• New England Colonization

    1. 1. The Settlement of New England
    2. 2. 08/09/2009 Lutheranism Episcopal Anabaptist Congregational Mennonites English Separatists English Baptists Anglican Episcopal Church of England Reformation Groups } Reformed Presbyterian Scottish Presbyterian Dutch Reformed Lutheran 1517 Luther - Melanchthon French-Swiss 1532 Calvin - Beza German-Swiss 1519 Zwingli - Bullinger Swiss Brethren 1525 Grebel – Manz - Simonsz English 1536 Henry VIII - Cranmer
    3. 3. 08/09/2009
    4. 4. Separatists vs. Puritans
    5. 5. Puritanism <ul><li>Calvinism  Institutes of the Christian Religion </li></ul><ul><ul><li>Predestination. </li></ul></ul><ul><ul><ul><li>Good works could not save those predestined for hell. </li></ul></ul></ul><ul><ul><ul><li>No one could be certain of their spiritual status. </li></ul></ul></ul><ul><ul><ul><li>Gnawing doubts led to constantly seeking signs of “conversion.” </li></ul></ul></ul><ul><li>Puritans: </li></ul><ul><ul><li>Want to totally reform [purify] the Church of England. </li></ul></ul><ul><ul><li>Grew impatient with the slow process of Protestant Reformation back in England. </li></ul></ul>
    6. 6. <ul><li>Separatist Beliefs: </li></ul><ul><ul><li>Puritans who believed only “visible saints” [those who could demonstrate in front of their fellow Puritans their elect status] should be admitted to church membership. </li></ul></ul><ul><ul><li>Because the Church of England enrolled all the king’s subjects, Separatists felt they had to share churches with the “damned.” </li></ul></ul><ul><ul><li>Therefore, they believed in a total break from the Church of England. </li></ul></ul>Separatists
    7. 7. Sources of Puritan Migration
    8. 8. <ul><li>England -> Holland -> England -> America </li></ul><ul><li>1620: Plymouth to Plymouth Rock </li></ul><ul><li>102 passengers </li></ul><ul><li>Mayflower Compact </li></ul><ul><li>Plymouth Colony: 1 st permanent New England settlement </li></ul>08/09/2009 Pilgrims
    9. 9. <ul><li>1620  a group of 102 people [half Separatists] </li></ul><ul><ul><li>Negotiated with the Virginia Company to settle in its jurisdiction. </li></ul></ul><ul><ul><li>Non-Separatists included Captain Myles Standish. </li></ul></ul><ul><li>Plymouth Bay way outside the domain of the Virginia Company. </li></ul><ul><ul><li>Became squatters without legal right to land & specific authority to establish a govt. </li></ul></ul>The Mayflower
    10. 10. The Mayflower Compact November 11, 1620
    11. 11. The Mayflower Compact November 11, 1620 <ul><li>Written and signed before the Pilgrims disembarked from the ship. </li></ul><ul><li>Not a constitution, but an agreement to form a crude govt. and submit to majority rule. </li></ul><ul><ul><li>Signed by 41 adult males. </li></ul></ul><ul><li>Led to adult male settlers meeting in assemblies to make laws in town meetings. </li></ul>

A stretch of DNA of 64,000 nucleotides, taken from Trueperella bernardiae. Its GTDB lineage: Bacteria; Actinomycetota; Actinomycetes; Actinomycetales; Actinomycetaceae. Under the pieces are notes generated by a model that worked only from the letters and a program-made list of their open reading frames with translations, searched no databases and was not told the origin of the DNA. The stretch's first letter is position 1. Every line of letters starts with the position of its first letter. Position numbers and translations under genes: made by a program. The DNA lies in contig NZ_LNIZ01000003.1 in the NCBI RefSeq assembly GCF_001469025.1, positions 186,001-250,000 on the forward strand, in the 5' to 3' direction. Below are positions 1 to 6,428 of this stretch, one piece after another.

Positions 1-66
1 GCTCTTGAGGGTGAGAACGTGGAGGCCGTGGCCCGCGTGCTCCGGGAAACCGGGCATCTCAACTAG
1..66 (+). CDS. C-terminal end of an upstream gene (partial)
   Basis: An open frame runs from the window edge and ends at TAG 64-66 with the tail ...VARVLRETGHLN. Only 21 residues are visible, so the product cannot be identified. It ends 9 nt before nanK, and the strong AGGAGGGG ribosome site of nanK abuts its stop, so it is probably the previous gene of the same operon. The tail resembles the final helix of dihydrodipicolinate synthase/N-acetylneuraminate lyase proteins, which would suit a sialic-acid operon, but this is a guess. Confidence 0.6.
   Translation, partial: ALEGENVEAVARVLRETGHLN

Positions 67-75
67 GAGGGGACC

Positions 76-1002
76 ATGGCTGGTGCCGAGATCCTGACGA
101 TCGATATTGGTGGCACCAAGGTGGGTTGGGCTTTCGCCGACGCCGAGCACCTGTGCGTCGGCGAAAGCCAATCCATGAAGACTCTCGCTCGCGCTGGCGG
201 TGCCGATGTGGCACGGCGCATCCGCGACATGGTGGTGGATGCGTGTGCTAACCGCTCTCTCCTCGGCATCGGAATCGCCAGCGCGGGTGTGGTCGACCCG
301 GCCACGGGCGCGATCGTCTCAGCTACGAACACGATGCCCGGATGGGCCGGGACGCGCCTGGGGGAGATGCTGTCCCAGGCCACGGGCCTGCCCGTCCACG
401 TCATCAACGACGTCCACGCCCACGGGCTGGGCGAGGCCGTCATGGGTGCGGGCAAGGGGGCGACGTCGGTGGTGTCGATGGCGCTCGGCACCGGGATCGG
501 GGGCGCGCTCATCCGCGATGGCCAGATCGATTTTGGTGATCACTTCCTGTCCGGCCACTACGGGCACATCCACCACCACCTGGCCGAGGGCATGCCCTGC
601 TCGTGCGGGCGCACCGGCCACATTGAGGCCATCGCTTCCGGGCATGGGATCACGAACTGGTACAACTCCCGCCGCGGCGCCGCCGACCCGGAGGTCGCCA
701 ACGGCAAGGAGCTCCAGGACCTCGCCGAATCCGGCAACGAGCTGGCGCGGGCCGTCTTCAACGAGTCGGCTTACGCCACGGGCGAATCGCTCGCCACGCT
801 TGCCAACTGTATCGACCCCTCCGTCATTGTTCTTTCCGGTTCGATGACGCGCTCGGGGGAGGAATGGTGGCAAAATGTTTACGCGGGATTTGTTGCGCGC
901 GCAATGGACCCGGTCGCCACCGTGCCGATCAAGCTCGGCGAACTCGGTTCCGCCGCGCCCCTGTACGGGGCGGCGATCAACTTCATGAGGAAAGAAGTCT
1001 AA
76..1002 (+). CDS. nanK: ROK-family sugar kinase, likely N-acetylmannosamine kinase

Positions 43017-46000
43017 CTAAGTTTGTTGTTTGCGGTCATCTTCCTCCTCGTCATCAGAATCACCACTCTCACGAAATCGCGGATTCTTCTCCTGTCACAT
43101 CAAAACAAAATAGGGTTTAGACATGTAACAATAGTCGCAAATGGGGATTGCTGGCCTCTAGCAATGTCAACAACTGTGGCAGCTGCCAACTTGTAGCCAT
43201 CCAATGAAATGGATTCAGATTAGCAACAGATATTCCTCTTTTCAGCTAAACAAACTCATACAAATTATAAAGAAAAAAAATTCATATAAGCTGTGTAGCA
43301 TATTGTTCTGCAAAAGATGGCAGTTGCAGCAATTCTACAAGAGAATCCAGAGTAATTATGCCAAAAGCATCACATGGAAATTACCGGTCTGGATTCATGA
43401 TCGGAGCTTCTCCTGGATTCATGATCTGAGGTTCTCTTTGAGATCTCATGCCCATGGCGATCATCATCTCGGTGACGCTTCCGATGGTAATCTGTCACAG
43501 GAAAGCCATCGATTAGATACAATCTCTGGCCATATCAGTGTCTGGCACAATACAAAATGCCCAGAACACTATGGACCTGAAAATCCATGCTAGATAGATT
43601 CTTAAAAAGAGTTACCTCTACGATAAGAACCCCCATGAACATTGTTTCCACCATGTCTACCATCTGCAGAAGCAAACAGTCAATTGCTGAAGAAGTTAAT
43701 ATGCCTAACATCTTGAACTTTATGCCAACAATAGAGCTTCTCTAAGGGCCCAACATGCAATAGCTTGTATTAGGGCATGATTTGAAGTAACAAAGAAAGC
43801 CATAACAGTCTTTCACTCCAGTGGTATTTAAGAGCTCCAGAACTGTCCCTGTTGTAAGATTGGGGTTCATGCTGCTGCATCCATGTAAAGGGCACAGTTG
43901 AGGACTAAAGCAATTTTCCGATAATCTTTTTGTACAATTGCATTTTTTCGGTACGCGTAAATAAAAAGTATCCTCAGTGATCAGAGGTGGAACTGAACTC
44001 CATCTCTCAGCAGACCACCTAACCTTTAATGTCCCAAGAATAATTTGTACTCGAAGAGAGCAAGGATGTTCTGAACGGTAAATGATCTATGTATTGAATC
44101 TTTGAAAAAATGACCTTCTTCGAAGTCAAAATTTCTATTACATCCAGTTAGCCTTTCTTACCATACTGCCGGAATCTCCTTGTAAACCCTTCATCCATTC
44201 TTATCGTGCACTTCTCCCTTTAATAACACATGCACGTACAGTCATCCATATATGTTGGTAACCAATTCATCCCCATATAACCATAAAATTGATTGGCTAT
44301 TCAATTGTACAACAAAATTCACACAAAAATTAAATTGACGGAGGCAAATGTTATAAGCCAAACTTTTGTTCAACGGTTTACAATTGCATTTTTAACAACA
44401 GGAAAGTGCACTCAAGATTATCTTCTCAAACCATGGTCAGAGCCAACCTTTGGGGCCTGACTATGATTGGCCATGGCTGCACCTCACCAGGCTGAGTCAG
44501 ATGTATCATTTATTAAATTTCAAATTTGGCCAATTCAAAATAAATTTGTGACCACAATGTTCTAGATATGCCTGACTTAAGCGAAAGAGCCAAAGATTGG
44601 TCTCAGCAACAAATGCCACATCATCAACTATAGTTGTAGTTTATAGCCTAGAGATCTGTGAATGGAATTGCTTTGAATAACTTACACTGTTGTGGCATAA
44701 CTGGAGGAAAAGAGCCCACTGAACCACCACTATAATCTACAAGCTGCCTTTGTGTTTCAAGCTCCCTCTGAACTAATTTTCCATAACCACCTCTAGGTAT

12. 12. <ul><li>Franchise (right to vote) extended to “freemen” – adult Puritan men of Congregational church (about 40% of men in the colony ~ higher percentage than in England) </li></ul><ul><li>However, in town government, all property-owning males could vote in town meetings </li></ul><ul><ul><li>Direct democracy----self government </li></ul></ul><ul><li>Since idea of government was to enforce God’s laws, religious leaders were very influential </li></ul><ul><li>Clergy were barred from formal political office – early “church/state separation” </li></ul><ul><li>Puritan ideas: “calling” to God’s work, Protestant work ethic, limited worldly pleasures, fear of hell </li></ul>
    13. 13. Covenant Theology <ul><li>“ Covenant of Grace”: </li></ul><ul><ul><li>between Puritan communities and God. </li></ul></ul><ul><li>“ Social Covenant”: </li></ul><ul><ul><li>Between members of Puritan communities with each other. </li></ul></ul><ul><ul><li>Required mutual watchfulness. </li></ul></ul><ul><ul><li>No toleration of deviance or disorder. </li></ul></ul><ul><ul><li>No privacy. </li></ul></ul>
    14. 14. 08/09/2009 Plymouth Rock
    15. 15. 08/09/2009
    16. 16. 08/09/2009
    17. 17. 08/09/2009
    18. 18. William Bradford <ul><li>Leader of the Pilgrim colony at Plymouth </li></ul><ul><li>Self-taught scholar. </li></ul><ul><li>Chosen governor of Plymouth 30 times in yearly elections. </li></ul><ul><li>Worried about settlements of non-Puritans springing up nearby and corrupting Puritan society. </li></ul>
    19. 19. That First Year…. <ul><li>Winter of 1620-1621 </li></ul><ul><ul><li>Only 44 out of the original 102 survived. </li></ul></ul><ul><li>None chose to leave in 1621 when the Mayflower sailed back. </li></ul><ul><li>Fall of 1621  First “Thanksgiving.” </li></ul><ul><ul><li>Colony survived with fur [especially beaver], fish, and lumber. </li></ul></ul><ul><li>Plymouth stayed small and economically unimportant. </li></ul><ul><ul><li>1691  only 7,000 people </li></ul></ul><ul><ul><li>Merged with Massachusetts Bay Colony. </li></ul></ul>